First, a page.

BOOK REVIEW: Karen Joy Fowler, "We Are All Completely Beside Ourselves"

Dad's tone changed.  "I suppose someone put you up to it," he said.  "You've always been a follower."

In Karen Joy Fowler's We Are All Completely Beside Ourselves, it’s made immediately clear that Rosemary Cooke is not your ordinary protagonist. From the opening of the story, with the flinty, detached way she begins her narration, the way the story begins self-consciously right in the middle, it’s as if we are watching her struggle to tell us her story in real time. Rosemary is not quite sure how to engage with the reader. She’s not sure why she’s become, in her eyes, the imitation of a real person.  Why is Rosemary Cooke this way? Why does she feel the need to disappear?  And why does she feel like a fraud?

I found We Are All Completely Beside Ourselves while in Princeton, New Jersey, exploring the town before I spent a week working with the Princeton University Art Museum.  Basking in the bright 30-degree weather, I wandered into Labyrinth Books.  I wasn't looking for anything in particular, but as I'd been thinking about this topic for a while previously, I asked the employee sitting behind the desk to see if she could find me a book with a female protagonist, a coming-of-age narrative arc, and a sense of humor (though the last was more negotiable).  After several minutes of looking and enlisting the expertise of another Labyrinth employee, she brought me Karen Joy Fowler's We Are All Completely Beside Ourselves. I opened the book and was hooked by its elegant, breezy opening pages. (The mention of a chimpanzee on the back cover did not dampen my interest, either.)

We Are All Completely Beside Ourselves chronicles Rosemary's downward spiral, from a happy early childhood with her family in Bloomington, Indiana, to the event in her life that changed her into the wallflower she has become.  She’s estranged her from her father; her older brother Lowell has disappeared, and her mother has faded into a shadow of her former self.  The novel opens with Rosemary in college, treading water, directionless, rudderless; while spending a night in jail, she takes us back to her past, to where all the troubles began.

Rosemary describes with beautiful, impressionistic language the happy, busy, exciting life she lived with her family.  As Rosemary describes her past bit by bit, the journey back in time unfolds delicately like a paper fortune-teller, the truth of her story coming into focus layer by later until we as the readers learn about the event that turned her from a strong-willed, talkative child, from an active participant in the world, into the "follower" she is today.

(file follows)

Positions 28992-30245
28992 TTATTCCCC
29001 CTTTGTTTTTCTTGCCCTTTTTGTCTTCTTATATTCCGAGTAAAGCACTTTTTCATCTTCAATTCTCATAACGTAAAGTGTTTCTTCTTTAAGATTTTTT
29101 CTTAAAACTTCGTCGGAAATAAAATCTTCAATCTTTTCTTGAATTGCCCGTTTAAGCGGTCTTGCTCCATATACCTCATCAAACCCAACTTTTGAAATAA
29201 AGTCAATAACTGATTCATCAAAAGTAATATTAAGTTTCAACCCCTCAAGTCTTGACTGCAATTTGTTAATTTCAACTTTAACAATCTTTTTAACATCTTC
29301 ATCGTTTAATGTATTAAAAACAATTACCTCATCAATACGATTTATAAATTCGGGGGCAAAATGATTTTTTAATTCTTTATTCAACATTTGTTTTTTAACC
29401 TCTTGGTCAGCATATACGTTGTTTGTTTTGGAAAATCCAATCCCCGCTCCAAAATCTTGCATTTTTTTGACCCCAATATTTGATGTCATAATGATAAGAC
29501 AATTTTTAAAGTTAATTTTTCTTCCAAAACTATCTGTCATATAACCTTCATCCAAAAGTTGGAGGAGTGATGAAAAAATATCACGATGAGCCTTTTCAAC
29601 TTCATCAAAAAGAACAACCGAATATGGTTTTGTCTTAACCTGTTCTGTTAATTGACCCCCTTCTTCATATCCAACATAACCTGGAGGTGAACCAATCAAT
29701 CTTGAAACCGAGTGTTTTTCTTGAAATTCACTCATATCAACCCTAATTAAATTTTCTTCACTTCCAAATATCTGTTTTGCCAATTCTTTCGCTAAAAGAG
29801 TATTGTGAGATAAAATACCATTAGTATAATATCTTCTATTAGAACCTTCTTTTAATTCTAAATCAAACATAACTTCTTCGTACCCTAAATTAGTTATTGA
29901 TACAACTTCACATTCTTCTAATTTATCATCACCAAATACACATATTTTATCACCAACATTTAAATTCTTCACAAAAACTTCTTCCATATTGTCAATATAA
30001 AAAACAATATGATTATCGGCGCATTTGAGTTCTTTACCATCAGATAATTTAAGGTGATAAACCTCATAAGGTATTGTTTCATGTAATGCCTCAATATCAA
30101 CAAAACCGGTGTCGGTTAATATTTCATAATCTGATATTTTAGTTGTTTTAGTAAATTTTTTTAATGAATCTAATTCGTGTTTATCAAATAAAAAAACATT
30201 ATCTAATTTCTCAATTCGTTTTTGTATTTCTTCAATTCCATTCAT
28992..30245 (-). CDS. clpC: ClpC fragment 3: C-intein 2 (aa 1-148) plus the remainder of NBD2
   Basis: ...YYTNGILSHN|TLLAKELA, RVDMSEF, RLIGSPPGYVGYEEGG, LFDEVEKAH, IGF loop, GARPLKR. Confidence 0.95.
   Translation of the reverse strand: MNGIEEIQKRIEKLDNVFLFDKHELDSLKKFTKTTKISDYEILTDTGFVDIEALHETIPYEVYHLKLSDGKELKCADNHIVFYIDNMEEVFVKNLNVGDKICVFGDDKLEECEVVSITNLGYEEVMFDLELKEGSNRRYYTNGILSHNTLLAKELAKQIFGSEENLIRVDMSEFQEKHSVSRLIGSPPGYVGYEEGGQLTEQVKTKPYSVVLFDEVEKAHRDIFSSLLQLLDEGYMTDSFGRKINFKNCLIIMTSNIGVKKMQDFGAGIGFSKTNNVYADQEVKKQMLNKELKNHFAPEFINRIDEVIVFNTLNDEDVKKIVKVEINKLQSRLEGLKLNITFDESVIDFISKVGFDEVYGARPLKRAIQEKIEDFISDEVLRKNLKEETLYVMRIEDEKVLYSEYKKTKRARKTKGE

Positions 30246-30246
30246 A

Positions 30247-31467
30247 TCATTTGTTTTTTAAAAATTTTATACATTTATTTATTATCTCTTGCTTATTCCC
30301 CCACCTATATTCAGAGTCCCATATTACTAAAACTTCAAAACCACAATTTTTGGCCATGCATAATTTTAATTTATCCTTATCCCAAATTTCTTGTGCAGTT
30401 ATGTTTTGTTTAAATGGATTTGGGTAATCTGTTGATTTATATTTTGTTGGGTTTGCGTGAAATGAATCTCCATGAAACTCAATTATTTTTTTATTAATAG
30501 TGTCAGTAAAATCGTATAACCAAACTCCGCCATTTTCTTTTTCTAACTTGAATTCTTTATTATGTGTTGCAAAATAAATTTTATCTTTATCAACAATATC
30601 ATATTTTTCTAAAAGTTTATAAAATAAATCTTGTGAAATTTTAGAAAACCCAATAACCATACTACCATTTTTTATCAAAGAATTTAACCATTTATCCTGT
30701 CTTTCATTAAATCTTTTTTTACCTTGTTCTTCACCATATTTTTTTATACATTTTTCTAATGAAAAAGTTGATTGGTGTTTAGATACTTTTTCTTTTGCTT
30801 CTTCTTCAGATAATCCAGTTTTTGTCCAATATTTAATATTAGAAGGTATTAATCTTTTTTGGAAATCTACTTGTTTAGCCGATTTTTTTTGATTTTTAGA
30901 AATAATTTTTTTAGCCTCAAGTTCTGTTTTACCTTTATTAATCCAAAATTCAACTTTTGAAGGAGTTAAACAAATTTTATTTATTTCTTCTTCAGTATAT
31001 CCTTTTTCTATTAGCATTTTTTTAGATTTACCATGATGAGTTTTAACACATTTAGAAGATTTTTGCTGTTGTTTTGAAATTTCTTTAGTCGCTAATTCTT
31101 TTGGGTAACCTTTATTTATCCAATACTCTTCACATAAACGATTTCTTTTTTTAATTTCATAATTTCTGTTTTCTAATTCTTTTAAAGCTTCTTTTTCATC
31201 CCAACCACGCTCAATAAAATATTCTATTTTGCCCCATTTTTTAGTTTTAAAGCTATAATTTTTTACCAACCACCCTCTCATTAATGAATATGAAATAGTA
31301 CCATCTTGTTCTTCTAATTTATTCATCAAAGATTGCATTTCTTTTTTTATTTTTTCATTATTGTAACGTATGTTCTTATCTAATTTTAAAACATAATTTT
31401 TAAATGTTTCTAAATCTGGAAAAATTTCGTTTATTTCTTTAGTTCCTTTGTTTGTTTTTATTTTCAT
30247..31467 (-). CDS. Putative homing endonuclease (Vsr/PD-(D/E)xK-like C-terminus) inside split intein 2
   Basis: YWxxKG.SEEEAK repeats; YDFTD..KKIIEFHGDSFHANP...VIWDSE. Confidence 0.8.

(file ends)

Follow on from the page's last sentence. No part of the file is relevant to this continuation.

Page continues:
The "twist" of the story (it’s on the back of the book so its not really a spoiler) is that Rosemary's sister Fern is not really her sister, but is in fact a chimpanzee that her family has been raising alongside their children. In the manner of Dr. Kellogg's experiments, Rosemary’s father and his students have been studying the ability of chimps to assimilate to human life.  During those years Rosemary and Fern were raised as sisters—as twins, treated with equal amounts of love and indulgence.  As Rosemary and Fern are raised side-by-side, Rosemary finds herself developing more chimp-like qualities, qualities that isolate her from her classmates, qualities she must begin to learn to curtail in an attempt to seem more human.  

The key event in the novel that leads to Rosemary's change from vivacious to withdrawn is referenced in oblique, offhand comments. Then it shocks you with its sadness: Rosemary was sent to stay with her grandparents for a week, and when she returned Fern was gone. She later learns that Fern was sent away for good, to live among other chimps, locked away in a cage instead of as a member of a household in the manner to which she had been accustomed.  The reason why Fern was removed from the family is in turn revealed bit by bit until its most tragic, if slightly obvious, revelation.  And soon after, Rosemary's brother runs away, and it becomes is clear that due to her detachment and painful, severed connection to her "sister" that Rosemary feels inhuman, a “monkey girl” pretending to be human.

Once the book returns to the present, Rosemary chronicles her downward spiral over the course of a few days, beginning with the news that her missing brother has come to see her at school, which forces her to come to terms with the truth of her family's past, her brother's present, and why she came to UC Davis in the first place.

Fowler, who is best known for The Jane Austen Book Club, has created a protagonist I find relatable and tragic, and a novel worthy of the character of Rosemary.  According to Fowler, the inspiration for the novel came from an experiment that actually happened in the 1930s, where a chimp was raised in a human family and studied alongside human children.  Fowler seems to have done her research, both on how chimps act, learn, and grow in this sort of environment, and what happens to these chimps once the experiment is done.  It is this aspect of the story that is truly shocking and sad, and much of the end of the novel is dedicated towards grappling with the questions of how animals are treated.

While I didn’t expect to be called upon to consider the humanity of chimps when I walked into Labyrinth Books, looking for my female-led coming of age story, I got what I came for—and then some.  Ultimately, We Are All Completely Beside Ourselves ends up asking the reader to ponder: How close is animal intelligence to human intelligence? What does it mean to be truly human? And what constitutes a true family, however strange it may be?

This review was also published by The Stake here.


  1. Interesting story....clearly the humor part was negotiable. Good review...


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